Big banks have saved $32 billion from Trump’s tax cuts, report says

President Donald Trump hailed his signature tax overhaul as a “middle-class miracle.” And while studies show many Americans did pay less to the government because of that law, top banks appear to have emerged as some of the biggest winners.

The nation’s six top banks saved $18 billion in 2019 as a result of the Tax Cuts and Jobs Act, according to an analysis by Bloomberg News. The banks – Bank of America, Citigroup, Goldman Sachs, JPMorgan Chase, Morgan Stanley and Wells Fargo – have saved $32 billion since the legislation took effect in 2018.

The average effective tax rate for the top banks fell to 18% last year, compared with 20% a year earlier and 30% before the $1.5 trillion package was put in place. Bloomberg calculated what was paid under the new tax law and compared that with averages between 2013 and 2017.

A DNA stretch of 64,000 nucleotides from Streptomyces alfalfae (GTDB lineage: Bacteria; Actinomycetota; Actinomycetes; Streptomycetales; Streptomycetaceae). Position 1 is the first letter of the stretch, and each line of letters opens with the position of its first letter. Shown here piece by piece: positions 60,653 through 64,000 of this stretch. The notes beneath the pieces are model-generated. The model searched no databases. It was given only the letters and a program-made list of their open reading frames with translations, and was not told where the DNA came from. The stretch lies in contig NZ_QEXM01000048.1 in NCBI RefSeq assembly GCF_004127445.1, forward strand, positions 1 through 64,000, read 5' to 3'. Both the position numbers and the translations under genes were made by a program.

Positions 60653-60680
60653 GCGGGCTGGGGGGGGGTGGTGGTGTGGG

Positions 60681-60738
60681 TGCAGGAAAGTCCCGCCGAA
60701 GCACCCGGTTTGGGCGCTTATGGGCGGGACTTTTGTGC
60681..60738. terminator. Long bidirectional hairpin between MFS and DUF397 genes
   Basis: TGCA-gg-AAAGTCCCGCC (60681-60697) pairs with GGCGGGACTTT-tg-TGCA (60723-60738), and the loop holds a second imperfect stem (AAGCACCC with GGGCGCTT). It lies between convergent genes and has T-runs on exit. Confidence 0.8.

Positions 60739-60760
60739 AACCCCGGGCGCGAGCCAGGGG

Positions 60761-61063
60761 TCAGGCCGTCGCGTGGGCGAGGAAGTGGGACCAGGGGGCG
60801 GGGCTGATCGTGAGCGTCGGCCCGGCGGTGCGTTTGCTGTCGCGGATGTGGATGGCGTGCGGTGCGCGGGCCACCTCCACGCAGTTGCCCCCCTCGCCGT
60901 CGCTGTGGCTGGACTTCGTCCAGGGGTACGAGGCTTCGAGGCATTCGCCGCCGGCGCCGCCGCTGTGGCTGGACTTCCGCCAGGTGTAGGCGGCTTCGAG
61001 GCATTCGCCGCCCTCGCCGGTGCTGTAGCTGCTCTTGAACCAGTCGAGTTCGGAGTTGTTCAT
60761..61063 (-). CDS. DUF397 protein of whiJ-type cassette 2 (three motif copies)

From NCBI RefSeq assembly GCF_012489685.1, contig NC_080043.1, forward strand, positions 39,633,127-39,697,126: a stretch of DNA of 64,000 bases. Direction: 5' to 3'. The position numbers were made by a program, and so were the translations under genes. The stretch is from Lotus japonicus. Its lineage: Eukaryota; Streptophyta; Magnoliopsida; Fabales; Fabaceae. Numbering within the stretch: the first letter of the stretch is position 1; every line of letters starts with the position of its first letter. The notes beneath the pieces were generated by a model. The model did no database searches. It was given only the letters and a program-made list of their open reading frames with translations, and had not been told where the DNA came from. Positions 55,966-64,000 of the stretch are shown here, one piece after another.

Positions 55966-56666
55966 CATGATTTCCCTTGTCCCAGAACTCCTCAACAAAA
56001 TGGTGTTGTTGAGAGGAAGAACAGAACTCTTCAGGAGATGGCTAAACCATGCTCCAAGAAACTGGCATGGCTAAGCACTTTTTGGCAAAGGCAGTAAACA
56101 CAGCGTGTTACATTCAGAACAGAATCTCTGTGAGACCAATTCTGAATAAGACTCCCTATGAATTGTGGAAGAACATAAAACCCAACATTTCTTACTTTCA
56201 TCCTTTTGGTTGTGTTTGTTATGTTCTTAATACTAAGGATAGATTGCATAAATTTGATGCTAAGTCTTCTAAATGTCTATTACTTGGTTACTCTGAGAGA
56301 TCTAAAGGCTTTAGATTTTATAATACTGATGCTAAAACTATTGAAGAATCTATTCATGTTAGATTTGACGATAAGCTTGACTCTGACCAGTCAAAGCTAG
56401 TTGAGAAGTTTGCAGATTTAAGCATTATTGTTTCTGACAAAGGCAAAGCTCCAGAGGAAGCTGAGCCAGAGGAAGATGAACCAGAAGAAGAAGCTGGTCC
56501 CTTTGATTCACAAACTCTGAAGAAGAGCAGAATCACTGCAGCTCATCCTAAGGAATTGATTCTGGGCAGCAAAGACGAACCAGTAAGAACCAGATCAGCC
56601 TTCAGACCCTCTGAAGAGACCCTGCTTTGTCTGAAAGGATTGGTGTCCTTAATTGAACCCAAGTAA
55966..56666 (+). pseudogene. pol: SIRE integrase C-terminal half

At a signing ceremony for a partial trade deal with China on Wednesday, Trump called on several bank executives directly as he touted his economic policies including tax cuts.

He asked Mary Erdoes, the head of JPMorgan Chase’s asset management unit, to thank him for “incredible”‘ earnings in the fourth quarter.

“They were very substantial,” Trump said at the ceremony in the East Room of the White House, referring to the earnings. “Will you say, ‘Thank you, Mr. President,’ at least? Huh? I made a lot of bankers look very good.”

Combined profits at the six banks have jumped in recent years, coming in at more than $120 billion in 2018. Advocates of TCJA said large tax breaks enjoyed by corporations would trickle down to the middle class through pickups in hiring, investment and wages. But the package delivered benefits even more generous than expected to the ultra wealthy.

The Trump administration has since shifted its approach, emphasizing a focus on the middle class in a proposed second round of tax cuts. While any such legislation would be unlikely to get through Congress before the November election, it gives Trump a fresh message for his base.